- Would rather/would sooner mean “prefer”. The short forms are: ’d rather/’d sooner
The syntax depends on the person who does the action:
Look at the following sentences:
I would rather go now
I would sooner go now
There are two actions in these sentences. First: someone prefers something. Second: someone goes
Who prefers? Me Who goes? Me
The same person prefers and the same person goes. When the person who prefers and the person who does the second action are the same, the second verb goes in bare infinitive= infinitive without to
- I’d rather you went now
I’d sooner you went now
Who prefers? Me Who goes? You
There are two people involved in these examples. When the person who prefers and the person who does the second action are different, the second verb goes in a past tense form.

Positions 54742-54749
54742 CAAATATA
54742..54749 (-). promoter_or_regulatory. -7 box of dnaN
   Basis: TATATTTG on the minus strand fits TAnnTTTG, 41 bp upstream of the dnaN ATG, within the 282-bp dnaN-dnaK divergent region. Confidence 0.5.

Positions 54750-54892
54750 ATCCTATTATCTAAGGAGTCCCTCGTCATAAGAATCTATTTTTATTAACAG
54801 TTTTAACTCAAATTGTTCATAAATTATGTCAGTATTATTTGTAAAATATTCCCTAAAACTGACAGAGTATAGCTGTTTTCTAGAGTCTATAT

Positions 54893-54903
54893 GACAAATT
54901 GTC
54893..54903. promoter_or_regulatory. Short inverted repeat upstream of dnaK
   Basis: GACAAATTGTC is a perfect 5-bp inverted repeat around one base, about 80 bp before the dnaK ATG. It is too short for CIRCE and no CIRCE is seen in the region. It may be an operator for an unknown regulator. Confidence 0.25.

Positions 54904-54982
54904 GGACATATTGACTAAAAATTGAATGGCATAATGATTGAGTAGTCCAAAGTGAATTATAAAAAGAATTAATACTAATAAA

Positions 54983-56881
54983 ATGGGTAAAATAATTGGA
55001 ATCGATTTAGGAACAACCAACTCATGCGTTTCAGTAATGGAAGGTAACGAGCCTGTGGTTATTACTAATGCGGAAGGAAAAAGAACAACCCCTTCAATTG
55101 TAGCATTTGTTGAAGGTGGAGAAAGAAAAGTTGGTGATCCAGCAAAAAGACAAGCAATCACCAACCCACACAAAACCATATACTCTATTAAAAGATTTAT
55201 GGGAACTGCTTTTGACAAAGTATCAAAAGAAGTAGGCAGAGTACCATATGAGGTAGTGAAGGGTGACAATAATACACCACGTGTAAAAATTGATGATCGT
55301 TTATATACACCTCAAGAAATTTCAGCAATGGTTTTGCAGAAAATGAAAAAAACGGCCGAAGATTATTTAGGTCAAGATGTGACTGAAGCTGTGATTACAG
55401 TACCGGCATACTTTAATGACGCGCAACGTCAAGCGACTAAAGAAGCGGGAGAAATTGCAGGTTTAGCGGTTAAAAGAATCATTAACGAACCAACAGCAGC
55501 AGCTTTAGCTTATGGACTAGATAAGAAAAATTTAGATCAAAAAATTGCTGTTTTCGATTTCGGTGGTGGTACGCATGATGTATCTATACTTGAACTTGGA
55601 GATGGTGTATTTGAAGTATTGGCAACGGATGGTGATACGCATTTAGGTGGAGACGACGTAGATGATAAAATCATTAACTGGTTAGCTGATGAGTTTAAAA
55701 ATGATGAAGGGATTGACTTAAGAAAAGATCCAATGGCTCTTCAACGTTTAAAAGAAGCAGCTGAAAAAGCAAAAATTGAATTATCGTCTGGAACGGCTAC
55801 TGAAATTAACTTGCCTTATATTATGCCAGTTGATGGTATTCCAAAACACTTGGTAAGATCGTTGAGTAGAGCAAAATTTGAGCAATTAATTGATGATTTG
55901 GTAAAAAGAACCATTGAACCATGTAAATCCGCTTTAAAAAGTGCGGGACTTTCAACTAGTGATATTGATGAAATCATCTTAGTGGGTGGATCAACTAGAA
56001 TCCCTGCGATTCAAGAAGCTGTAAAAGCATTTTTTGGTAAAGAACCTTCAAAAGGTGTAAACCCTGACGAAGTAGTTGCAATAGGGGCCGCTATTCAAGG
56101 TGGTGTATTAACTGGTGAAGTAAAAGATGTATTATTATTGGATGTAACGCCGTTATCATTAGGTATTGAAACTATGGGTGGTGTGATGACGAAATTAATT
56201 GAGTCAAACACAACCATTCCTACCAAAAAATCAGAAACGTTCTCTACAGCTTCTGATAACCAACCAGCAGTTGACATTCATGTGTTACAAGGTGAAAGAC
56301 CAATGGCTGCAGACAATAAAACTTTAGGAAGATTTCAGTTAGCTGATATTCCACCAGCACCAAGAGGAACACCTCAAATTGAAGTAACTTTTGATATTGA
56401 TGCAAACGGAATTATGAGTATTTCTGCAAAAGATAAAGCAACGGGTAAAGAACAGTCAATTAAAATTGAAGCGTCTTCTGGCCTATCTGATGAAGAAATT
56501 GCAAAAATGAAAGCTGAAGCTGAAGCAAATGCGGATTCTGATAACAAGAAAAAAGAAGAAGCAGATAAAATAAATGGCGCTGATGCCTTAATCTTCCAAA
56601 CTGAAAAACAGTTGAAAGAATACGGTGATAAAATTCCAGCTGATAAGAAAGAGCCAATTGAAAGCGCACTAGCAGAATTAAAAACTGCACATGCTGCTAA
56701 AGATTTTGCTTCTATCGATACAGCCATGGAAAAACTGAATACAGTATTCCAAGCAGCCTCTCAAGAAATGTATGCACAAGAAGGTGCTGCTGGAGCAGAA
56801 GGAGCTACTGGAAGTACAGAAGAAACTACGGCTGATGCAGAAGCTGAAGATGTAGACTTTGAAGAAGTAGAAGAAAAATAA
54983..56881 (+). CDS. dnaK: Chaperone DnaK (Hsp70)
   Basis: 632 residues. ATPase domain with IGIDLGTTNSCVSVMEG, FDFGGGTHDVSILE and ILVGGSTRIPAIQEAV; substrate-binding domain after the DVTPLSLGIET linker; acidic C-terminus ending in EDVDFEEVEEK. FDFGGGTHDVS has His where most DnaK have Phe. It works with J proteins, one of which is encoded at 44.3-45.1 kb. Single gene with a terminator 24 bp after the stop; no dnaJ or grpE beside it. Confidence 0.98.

(Technically some grammar books would classify this form as subjunctive but it looks the same as the past)
- When the time frame of the above situations changes, the tenses and the meaning change. If we want to talk about a situation in the past and express a preference about it, we are probably expressing regret because we cannot change the facts in the past. What is done is done. For example:
I parked my car in a non-parking zone last night. I got ticket and a fine.
Do I regret parking there? Big time! Still, there is nothing I can do to change the facts. I can express my regret my saying:
I’d rather I hadn’t parked there./I’d rather I had parked somewhere else./I’d rather I had found a better place to park ect
If my husband is the one who parked the car, I can say:
I’d rather he hadn’t parked there.
So when you talk about things that happened in the past and you regret them you use past perfect.
If you want to work on : ‘d rather, d’sooner, wish, you may want to go to the following link:
If you find the word sooner confusing in its use and you are wondering about other expressions like: no sooner than…etc, you may want to look at the following link: